— Obama again on the overlap between constitutional law and studying scripture. Interesting thing he pulls out here. The Audacity of Hope.

"As he spoke, his voice grew more forceful; his forefinger stabbed the air; the dark room seemed to close in on him, until he seemed almost a specter, the spirit of Senates past, his almost fifty years in these chambers reaching back to touch the previous fifty years, and the fifty years before that, and the fifty years before that; back to the time when Jefferson, Adams, and Madison roamed through the halls of the Capitol, and the city itself was still wilderness and farmland and swamp"

— A well written paragraph by President Obama on Senator Robert Byrd from the Audacity of Hope

Tags: penn history

Here are the more fun ones I liked:


1. We fought independence, and independence won.
If Lee Kuan Yew is to be believed, then we are probably the only country that gained nationhood by not wanting it. Of course, the other founding fellows have been quoted as saying that leaving the Federation (of Malaysia) was the “best thing that ever happened to Singapore”.

5. Um… actually, we were independent once before.
On August 31, 1963, in agreeing to merge with the Malaysian federation, Singapore unilaterally declared independence, several weeks before the Malaysian government did so in September of the same year.


7. The national anthem was written six years before independence.
It was written to be played at state functions in 1959, and was later officially made the national anthem. The Malaysians had roughly the same history with theirs (Negaraku) - an anthem they adopted from the Perak state anthem, which was created because an aide to the Sultan, when asked by officials at the coronation of Edward VII what his state anthem was,  proceeded to hum the tune to an old French drinking song he had heard in the Seychelles.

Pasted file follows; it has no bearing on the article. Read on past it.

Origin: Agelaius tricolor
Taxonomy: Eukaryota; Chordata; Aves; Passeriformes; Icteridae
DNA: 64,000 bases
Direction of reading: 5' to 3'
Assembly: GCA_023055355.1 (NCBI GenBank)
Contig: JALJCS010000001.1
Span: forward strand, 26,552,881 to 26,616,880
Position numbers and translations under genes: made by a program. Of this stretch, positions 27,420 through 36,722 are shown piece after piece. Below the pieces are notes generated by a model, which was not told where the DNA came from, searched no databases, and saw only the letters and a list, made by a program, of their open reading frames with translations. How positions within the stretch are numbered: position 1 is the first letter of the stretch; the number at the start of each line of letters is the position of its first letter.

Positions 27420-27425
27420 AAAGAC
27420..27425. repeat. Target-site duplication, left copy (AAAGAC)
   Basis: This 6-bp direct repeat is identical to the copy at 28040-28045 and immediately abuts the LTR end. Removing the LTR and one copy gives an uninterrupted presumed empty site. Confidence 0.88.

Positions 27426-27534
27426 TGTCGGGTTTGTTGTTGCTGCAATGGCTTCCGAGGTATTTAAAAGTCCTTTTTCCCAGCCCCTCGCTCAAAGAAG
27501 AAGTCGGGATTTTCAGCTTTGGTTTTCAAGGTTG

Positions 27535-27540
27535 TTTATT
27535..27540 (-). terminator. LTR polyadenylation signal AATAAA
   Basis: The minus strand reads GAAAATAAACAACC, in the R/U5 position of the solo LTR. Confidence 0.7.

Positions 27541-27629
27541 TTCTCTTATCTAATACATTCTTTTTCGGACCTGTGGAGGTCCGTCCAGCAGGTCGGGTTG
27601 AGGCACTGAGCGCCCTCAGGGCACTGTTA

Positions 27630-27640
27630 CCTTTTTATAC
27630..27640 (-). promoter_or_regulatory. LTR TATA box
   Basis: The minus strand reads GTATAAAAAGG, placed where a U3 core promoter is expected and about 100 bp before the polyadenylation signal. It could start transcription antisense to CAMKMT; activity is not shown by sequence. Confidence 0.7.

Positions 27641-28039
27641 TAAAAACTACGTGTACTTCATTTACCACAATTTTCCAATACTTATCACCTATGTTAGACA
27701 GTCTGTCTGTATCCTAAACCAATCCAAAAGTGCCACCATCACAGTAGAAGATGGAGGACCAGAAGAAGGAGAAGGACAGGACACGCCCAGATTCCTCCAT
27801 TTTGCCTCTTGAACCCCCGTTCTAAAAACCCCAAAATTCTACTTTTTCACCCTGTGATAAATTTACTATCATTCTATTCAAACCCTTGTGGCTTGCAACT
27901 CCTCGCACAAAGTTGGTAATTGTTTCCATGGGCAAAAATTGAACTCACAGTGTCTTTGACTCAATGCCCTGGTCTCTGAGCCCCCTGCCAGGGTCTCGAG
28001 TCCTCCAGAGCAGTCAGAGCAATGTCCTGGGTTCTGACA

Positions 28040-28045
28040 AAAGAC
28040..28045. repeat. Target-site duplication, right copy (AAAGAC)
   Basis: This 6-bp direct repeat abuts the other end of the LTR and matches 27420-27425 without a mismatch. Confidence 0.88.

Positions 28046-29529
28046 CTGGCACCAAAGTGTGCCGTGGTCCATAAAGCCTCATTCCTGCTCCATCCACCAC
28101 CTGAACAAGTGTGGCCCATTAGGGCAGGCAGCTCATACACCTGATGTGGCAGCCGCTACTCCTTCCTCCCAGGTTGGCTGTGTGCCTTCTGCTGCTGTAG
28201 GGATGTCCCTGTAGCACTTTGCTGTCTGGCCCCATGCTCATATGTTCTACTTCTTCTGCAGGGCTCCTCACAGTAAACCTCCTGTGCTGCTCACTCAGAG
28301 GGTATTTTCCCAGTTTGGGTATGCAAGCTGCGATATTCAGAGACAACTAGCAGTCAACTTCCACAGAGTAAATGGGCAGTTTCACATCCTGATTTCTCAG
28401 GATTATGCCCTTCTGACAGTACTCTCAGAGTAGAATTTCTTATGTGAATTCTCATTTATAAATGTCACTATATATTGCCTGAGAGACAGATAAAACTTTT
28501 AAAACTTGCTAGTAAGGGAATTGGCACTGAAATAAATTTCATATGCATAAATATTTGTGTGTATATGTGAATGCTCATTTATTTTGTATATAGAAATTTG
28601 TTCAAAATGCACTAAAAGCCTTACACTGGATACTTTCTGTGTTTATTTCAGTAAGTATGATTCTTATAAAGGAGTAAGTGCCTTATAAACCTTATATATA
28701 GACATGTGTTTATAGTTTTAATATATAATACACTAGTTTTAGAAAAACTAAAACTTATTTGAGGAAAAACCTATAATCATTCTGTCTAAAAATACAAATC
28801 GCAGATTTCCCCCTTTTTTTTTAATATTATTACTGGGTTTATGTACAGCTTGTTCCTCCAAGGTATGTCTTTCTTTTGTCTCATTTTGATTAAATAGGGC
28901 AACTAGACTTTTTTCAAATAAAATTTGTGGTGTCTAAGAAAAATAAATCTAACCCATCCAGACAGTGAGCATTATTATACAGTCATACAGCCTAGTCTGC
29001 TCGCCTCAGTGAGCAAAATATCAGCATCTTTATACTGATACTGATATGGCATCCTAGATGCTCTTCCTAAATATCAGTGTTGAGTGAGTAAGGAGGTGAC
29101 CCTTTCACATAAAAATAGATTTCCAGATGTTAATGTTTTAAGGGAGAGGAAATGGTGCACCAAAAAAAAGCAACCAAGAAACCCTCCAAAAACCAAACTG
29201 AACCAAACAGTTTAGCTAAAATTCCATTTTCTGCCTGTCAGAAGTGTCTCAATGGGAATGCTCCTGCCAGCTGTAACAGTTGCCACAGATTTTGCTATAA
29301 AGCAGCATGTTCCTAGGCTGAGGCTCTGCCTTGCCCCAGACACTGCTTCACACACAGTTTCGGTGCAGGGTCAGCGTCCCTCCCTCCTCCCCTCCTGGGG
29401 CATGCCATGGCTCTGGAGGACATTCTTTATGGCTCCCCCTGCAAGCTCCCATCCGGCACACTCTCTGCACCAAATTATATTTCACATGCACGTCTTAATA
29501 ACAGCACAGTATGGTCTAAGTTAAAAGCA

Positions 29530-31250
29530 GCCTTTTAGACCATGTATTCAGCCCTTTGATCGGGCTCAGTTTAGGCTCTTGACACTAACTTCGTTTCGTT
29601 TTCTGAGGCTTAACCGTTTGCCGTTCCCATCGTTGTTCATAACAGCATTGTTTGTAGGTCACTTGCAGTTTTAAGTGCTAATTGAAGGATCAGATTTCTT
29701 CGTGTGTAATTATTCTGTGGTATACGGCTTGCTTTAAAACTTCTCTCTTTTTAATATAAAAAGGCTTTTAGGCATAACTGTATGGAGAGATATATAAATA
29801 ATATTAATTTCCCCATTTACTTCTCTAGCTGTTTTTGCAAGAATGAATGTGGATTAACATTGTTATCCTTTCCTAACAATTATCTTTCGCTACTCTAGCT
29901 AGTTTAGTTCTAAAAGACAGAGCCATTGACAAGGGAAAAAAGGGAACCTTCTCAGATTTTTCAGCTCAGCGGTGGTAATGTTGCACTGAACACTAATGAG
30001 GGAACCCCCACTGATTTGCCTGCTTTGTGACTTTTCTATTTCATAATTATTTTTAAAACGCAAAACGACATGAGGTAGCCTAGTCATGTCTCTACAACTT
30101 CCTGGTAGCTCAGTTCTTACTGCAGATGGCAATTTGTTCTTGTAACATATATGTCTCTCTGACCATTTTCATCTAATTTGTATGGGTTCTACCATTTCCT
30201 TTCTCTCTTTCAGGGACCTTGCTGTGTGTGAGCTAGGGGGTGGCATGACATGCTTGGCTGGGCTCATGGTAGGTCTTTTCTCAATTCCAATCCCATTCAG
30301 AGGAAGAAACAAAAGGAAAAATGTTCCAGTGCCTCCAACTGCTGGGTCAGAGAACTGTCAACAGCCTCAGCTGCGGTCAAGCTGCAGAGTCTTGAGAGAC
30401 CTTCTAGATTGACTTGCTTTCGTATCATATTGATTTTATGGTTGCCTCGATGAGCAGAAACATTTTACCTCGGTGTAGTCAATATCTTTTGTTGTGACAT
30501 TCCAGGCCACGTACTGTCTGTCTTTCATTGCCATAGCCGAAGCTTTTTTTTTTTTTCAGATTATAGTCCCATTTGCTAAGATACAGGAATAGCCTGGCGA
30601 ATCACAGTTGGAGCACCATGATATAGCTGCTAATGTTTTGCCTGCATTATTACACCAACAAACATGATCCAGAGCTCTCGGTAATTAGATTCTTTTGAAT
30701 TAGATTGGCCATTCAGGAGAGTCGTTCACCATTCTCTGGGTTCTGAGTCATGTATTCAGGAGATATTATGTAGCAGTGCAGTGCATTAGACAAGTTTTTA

10. Singapore is one of three surviving city-states in the world.
The other two being Monaco and the Vatican City.


13. The national flag was designed before independence.
It served as a State flag to fly beside the Union Jack, and then beside the Malaysian flag, before flying solo in 1965. Originally envisaged as an all-red background, white was added to the lower half to placate fears that the color might serve as a rallying point for the then rampant Communists, and perhaps, bulls.


15. If you’re Singaporean, you are also a citizen of the Commonwealth.
Technically, you are allowed to vote in British parliamentary elections.


22. Lions never lived in Singapore.
So the name Lion City, derived from the Sanskrit Singa Pura, is a misnomer. Sang Nila Utama probably saw a tiger, or was smoking something strong.


32. We may be small, but we have over 3000km of roads.
Singapore is only around 42km from east to west, but has over 3,000km of roads.


35. It is actually warmer and drier in the eastern part of Singapore.
This is due to a meteorological phenomenon called the rain shadow effect.


41. Bukit Timah Nature Reserve has more species of trees than the whole of North America.
Now, that is one big redeeming factor.

The actual 70 resolutions themselves, by Jonathan Edwards written in 1723, when he was only 19 years old.

The actual 70 resolutions themselves, by Jonathan Edwards written in 1723, when he was only 19 years old.

Interesting things about Ahasuerus (Xerses) from JewishEncyclopedia

  • Ahasuerus, also called Xerses, the Persian king of the Book of Esther, being identified by the rabbis with the one mentioned in Dan. ix. 1 as father of Darius, king of Media
  • The Xerses mentioned in Ezra, iv. 6, is counted as one of the three kings of Biblical history who ruled over the entire globe, the other two being Ahab and Nebuchadnezzar
  • He was wicked from the beginning to the end of his reign. Upon the slanderous report of the Samaritans he stopped the work, begun under Cyrus, of the rebuilding of the Temple (Ezra, iv. 6; Esther R. intro.). 
  • According to R. Gamaliel II., he was simply whimsical and vacillating (ib. 12b); according to another tradition which was handed down by Abba Gorion, he was so unstable that he sacrificed his wife to his friend, and his friend to his wife (Mid. Abba Gorion i. 1), probably meaning the emperor Domitian, of whom this statement was true (compare Bacher, “Ag. Tan.” i. 96 et seq.). 
  • In his ambition Ahasuerus wanted to sit on King Solomon’s wonderful throne, described in the Midrash and the Targum to Esther, but he could not.